Antisocial Behaviour

Oral Answers to Questions — Home Department – in the House of Commons at 2:30 pm on 9th July 2012.

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Photo of Tom Blenkinsop Tom Blenkinsop Opposition Whip (Commons) 2:30 pm, 9th July 2012

How many police forces in England and Wales wait until five separate households have complained about antisocial behaviour before responding.

Photo of Lynne Featherstone Lynne Featherstone The Parliamentary Under-Secretary of State for the Home Department

Police forces and their local partners should respond to every complaint about antisocial behaviour, and most take the issue very seriously, but if repeated complaints have been ignored, our proposed community trigger will allow victims and communities to require agencies to take action.

Photo of Tom Blenkinsop Tom Blenkinsop Opposition Whip (Commons)

In some areas, people have to make at least three separate complaints of antisocial behaviour before getting a response. Is that not a symptom of police numbers being cut by 15,000—they are being cut to 1974 levels in Cleveland—and the fact that police powers are being weakened by this Government?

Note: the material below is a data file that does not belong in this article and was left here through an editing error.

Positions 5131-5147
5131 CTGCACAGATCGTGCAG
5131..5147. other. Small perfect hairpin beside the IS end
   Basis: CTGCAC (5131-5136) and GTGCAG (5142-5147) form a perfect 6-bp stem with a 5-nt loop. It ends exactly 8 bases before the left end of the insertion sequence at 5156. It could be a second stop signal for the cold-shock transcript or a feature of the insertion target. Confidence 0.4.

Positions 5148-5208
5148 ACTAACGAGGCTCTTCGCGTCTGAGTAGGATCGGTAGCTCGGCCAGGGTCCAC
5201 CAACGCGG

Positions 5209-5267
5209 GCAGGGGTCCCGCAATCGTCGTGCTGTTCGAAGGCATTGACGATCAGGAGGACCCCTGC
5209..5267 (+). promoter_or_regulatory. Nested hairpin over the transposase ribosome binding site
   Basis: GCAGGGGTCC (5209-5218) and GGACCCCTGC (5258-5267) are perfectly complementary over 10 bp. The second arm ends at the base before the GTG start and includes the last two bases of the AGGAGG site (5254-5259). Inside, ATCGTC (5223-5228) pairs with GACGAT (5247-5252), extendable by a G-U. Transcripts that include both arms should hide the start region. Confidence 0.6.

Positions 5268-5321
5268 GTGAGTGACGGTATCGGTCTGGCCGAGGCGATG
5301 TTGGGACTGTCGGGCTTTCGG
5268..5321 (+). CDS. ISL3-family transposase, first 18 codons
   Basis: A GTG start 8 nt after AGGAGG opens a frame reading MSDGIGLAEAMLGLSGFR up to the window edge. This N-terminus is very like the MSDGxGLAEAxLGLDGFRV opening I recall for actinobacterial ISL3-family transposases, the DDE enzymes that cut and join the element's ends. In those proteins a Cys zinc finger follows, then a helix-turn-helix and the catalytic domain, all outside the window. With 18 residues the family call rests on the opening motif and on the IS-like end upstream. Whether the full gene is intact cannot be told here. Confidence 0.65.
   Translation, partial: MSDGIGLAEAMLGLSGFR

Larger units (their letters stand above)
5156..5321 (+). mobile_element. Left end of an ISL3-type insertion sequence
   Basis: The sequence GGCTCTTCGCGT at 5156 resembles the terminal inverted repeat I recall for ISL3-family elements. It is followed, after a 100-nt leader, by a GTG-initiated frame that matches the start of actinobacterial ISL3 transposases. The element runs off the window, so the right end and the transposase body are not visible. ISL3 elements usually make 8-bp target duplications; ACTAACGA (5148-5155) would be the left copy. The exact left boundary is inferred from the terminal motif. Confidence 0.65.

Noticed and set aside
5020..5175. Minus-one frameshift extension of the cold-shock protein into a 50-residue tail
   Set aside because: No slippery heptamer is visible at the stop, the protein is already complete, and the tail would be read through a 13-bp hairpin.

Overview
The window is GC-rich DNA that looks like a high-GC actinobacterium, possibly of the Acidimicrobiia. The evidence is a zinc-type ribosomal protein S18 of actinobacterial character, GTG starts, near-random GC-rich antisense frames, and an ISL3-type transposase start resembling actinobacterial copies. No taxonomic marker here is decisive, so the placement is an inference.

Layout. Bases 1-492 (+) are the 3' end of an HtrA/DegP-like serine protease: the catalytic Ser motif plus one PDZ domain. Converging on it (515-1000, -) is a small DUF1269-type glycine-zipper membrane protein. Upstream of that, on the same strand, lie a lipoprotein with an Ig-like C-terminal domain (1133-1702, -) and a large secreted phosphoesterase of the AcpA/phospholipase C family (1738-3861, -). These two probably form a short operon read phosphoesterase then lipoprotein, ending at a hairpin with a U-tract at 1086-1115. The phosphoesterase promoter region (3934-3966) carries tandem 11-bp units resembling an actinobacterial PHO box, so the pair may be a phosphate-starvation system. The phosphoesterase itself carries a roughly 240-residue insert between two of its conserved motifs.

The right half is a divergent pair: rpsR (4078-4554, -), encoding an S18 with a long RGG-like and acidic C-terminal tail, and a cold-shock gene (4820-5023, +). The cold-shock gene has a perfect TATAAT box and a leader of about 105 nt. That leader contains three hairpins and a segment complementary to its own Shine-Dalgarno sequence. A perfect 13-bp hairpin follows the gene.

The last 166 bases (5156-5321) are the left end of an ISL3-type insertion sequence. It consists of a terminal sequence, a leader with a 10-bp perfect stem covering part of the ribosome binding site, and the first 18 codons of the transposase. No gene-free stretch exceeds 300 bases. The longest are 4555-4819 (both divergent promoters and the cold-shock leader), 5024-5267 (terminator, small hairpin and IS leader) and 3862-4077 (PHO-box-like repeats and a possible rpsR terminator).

Photo of Lynne Featherstone Lynne Featherstone The Parliamentary Under-Secretary of State for the Home Department

No, not at all. For a start, if the hon. Gentleman had read the HMIC report published last week, he would know that it makes it clear that front-line policing is being protected overall. He would also know that the service to the public has largely been maintained; the proportion of officers on the front line is increasing; the number of neighbourhood officers has gone up; crime is down; victim satisfaction is improving; and the response to emergency calls is being maintained.

Photo of Michael Ellis Michael Ellis Conservative, Northampton North

Northamptonshire police are an excellent constabulary and excellently run by Chief Constable Adrian Lee. It is doing great work fighting antisocial behaviour. Does my hon. Friend agree that police and crime commissioners will also do an awful lot to improve the fight against antisocial behaviour? Does she find it shocking that the Labour party does not support that?

Photo of Lynne Featherstone Lynne Featherstone The Parliamentary Under-Secretary of State for the Home Department

I do find it shocking, given that so many of the Labour ilk are standing for the position of PCCs. The job of PCCs is to listen to what people want in their local communities and to give communities the powers to require agencies to act. That is happening under this Government, but it never happened under the Labour Government.